How to Write Great Songs: Vocal Melody (Song 1)

As with most things in life, writing a great vocal melody is all about balance: Balancing harmonic and non-harmonic notes, balancing small and large melodic intervals, balancing short and long note values, and so on. It’s also about great motifs (i.e. short musical ideas); allowing them to “randomly” happen (often by fixing perfect 4ths & 5ths), and then recognising them when they do appear, so you can use them again. A great motif will make your melody memorable, but only if you don’t overuse it. This is my rule of “too much chocolate!” (AKA too much of a good thing). Even if you have the most delicious and expensive organic vegan chocolate, if you have too much, you’re gonna get sick of it. Just enough chocolate in your melodies will keep your listeners coming back for more! Please check out the Hack Music Theory for Songwriting & Producing PDF for my full Melody Checklist, which also gives you the “why” and “how” for each element of writing a great melody.

Below is the exact chord progression (including inversions and sus chords) that we’re writing a vocal melody over. It’s in the key of E Dorian:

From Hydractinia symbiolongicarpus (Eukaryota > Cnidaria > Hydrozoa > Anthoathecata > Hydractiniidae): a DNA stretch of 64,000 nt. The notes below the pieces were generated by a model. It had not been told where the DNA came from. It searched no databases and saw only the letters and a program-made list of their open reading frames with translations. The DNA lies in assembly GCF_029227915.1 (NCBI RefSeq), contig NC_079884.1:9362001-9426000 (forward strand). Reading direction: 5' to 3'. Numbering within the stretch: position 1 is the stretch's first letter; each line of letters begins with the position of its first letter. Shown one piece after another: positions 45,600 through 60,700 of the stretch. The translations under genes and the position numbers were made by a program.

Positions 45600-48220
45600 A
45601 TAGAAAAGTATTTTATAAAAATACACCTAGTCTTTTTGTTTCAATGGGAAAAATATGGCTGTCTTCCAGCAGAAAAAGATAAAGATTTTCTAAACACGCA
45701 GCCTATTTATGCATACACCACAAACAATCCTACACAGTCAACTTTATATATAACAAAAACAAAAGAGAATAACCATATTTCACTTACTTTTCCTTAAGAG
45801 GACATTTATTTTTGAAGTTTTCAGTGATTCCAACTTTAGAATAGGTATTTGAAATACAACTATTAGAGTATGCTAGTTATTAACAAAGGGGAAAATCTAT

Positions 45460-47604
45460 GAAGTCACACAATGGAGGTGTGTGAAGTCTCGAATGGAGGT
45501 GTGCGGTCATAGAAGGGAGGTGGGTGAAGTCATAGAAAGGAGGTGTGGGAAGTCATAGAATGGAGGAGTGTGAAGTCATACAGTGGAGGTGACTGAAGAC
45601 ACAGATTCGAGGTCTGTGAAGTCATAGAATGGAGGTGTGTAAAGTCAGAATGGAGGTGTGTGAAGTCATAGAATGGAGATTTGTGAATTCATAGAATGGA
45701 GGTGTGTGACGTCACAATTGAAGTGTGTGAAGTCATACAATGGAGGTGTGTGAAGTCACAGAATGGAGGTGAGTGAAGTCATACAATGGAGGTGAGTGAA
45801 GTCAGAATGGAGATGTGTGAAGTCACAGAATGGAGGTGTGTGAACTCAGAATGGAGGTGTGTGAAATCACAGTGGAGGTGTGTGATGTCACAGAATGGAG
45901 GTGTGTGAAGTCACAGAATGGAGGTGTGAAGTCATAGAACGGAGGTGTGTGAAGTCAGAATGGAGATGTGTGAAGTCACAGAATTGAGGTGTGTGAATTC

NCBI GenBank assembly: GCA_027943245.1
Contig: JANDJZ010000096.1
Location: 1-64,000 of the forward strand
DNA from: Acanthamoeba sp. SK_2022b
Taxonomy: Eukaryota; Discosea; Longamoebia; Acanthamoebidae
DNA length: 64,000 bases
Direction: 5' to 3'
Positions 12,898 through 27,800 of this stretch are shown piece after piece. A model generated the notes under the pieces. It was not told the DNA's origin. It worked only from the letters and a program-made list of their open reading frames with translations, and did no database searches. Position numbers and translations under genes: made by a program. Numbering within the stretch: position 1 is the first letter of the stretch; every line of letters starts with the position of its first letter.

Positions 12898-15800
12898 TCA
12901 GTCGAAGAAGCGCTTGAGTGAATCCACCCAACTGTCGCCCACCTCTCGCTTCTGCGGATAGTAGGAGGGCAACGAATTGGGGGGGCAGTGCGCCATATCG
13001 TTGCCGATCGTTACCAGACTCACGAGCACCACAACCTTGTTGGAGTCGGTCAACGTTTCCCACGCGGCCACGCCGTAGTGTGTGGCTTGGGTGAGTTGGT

Asus2/E → Amaj/E → Amaj


Dsus2/A → Dmaj/A →Dmaj/F♯ → Dsus2/E


And here is our vocal melody:


Chord progression

(root note of each chord is muted and dark in MIDI above)

Vocal melody (first half), with spelling

(spelling is heard and written in relation to each chord's root note)


F♯ (2) → G (♭3) → F♯ (2) → D (♭7) holds over to next chord...


…becoming a D (♭3) → C♯ (2) → D (♭3) → F♯ (5)


A (2)


C♯ (3) → D (4) → C♯ (3) → A (1) → F♯ (6) → G (♭7) briefly holds over to next chord...


…becoming a G (4) → F♯ (3)

Chord Progression loops...

Vocal melody (second half, i.e. the variation)


F♯ (2) → G (♭3) → F♯ (2) → F♯ (2) holds over to next chord...


…becoming a F♯ (5) → D (♭3) → C♯ (2) → A (♭7)


A (2)


C♯ (3) → D (4) → B (2) → A (1) → F♯ (6) → G (♭7) briefly holds over to next chord...


…becoming a G (4) → A (5)

Lastly, always keep my Melody Checklist on hand when writing melodies, as you literally can’t go wrong with that next to you. My Melody Checklist is in the Hack Music Theory for Songwriting & Producing PDF. Until next time, thanks for reading and happy songwriting!

Ray Harmony
Music Teacher
Victoria BC, Canada